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      Effect of Needle Tip Position on Contrast Media Dispersion Pattern in Transforaminal Epidural Injection Using Kambin’s Triangle Approach

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          Abstract

          Purpose

          Dispersion of contrast media into the anterior epidural space is correlated with better outcomes after transforaminal epidural injection (TFEI). Needle tip position is an important factor affecting the pattern of contrast media dispersion. It is difficult to advance the needle medially to the interpedicle line with a conventional approach, especially in a severe spinal stenosis. But, with Kambin’s triangle approach, the needle can be advanced more medially even in the severe stenosis. We aimed to compare contrast media dispersion patterns according to the needle tip position in TFEI with Kambin’s triangle approach.

          Patients and Methods

          This single-center retrospective study analyzed fluoroscopic data of patients who underwent TFEI from March 2019 to July 2019. Data on the history of lumbar spinal fusion surgery and MRI findings were collected. The needle tip position was evaluated in three positions on fluoroscopic images (final anteroposterior [AP] view): extraforaminal (EF), lateral foramen (LF), and medial foramen (MF). Contrast media dispersion into the epidural space (epidural pattern) in the AP view was evaluated as a dependent variable. The relationship between the contrast media dispersion pattern and needle tip position was analyzed, and other factors affecting the contrast media dispersion pattern were identified.

          Results

          Ninety-eight TFEI cases were analyzed (51 LF, 35 MF, and 12 EF). An epidural pattern of dispersion was observed more frequently in the LF and MF groups than in the EF group. The LF and MF groups showed no significant difference in epidural pattern frequency. On logistic regression analysis, needle tip position emerged as a major factor influencing epidural pattern, while other factors including spine conditions had no significant effect.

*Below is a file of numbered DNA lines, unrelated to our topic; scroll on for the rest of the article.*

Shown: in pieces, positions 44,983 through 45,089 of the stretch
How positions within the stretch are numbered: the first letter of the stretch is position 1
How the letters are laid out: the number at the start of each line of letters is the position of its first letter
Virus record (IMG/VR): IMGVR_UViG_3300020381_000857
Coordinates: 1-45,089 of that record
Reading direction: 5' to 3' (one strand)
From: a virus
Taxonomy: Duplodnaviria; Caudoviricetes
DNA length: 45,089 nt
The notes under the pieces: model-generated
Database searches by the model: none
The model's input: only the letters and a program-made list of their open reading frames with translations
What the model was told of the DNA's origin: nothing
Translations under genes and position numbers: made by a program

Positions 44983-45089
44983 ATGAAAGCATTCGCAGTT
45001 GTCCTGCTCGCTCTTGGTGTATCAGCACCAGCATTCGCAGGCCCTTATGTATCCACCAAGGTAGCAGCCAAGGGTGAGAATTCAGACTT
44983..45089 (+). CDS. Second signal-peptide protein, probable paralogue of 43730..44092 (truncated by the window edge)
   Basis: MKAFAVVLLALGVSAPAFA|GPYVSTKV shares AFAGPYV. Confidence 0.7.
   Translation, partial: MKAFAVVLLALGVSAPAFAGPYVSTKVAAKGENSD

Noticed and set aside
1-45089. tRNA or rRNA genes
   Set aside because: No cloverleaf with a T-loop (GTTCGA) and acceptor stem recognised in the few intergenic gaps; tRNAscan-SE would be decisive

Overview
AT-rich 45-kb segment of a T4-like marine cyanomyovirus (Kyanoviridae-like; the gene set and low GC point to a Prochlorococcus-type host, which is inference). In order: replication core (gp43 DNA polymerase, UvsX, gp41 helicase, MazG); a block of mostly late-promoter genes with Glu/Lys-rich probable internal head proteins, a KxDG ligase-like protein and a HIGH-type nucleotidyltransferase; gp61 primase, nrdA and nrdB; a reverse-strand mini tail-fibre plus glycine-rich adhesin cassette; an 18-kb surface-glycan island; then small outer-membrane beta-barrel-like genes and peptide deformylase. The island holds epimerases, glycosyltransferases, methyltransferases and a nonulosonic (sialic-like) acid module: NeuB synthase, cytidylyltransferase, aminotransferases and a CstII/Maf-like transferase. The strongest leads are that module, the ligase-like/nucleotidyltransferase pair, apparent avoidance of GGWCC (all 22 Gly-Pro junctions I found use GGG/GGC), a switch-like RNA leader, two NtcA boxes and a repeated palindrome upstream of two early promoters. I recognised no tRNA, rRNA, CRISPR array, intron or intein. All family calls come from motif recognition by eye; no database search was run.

Conclusion

          Positioning the needle tip medial to the pedicle helps in the spread of the contrast media into the epidural space during TFEI with Kambin’s approach. Factors other than the needle tip position did not significantly affect the contrast media dispersion pattern.

          Related collections

          Most cited references 31

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          Lumbar disc nomenclature: version 2.0: Recommendations of the combined task forces of the North American Spine Society, the American Society of Spine Radiology and the American Society of Neuroradiology.

          The paper ''Nomenclature and classification of lumbar disc pathology, recommendations of the combined task forces of the North American Spine Society, the American Society of Spine Radiology and the American Society of Neuroradiology,'' was published in 2001 in Spine (© Lippincott, Williams & Wilkins). It was authored by David Fardon, MD, and Pierre Milette, MD, and formally endorsed by the American Society of Spine Radiology (ASSR), American Society of Neuroradiology (ASNR), and North American Spine Society (NASS). Its purpose was to promote greater clarity and consistency of usage of spinal terminology, and it has served this purpose well for over a decade. Since 2001, there has been sufficient evolution in our understanding of the lumbar disc to suggest the need for revision and updating of the original document. The revised document is presented here, and it represents the consensus recommendations of contemporary combined task forces of the ASSR, ASNR, and NASS. This article reflects changes consistent with current concepts in radiologic and clinical care.
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            Interventional techniques: evidence-based practice guidelines in the management of chronic spinal pain.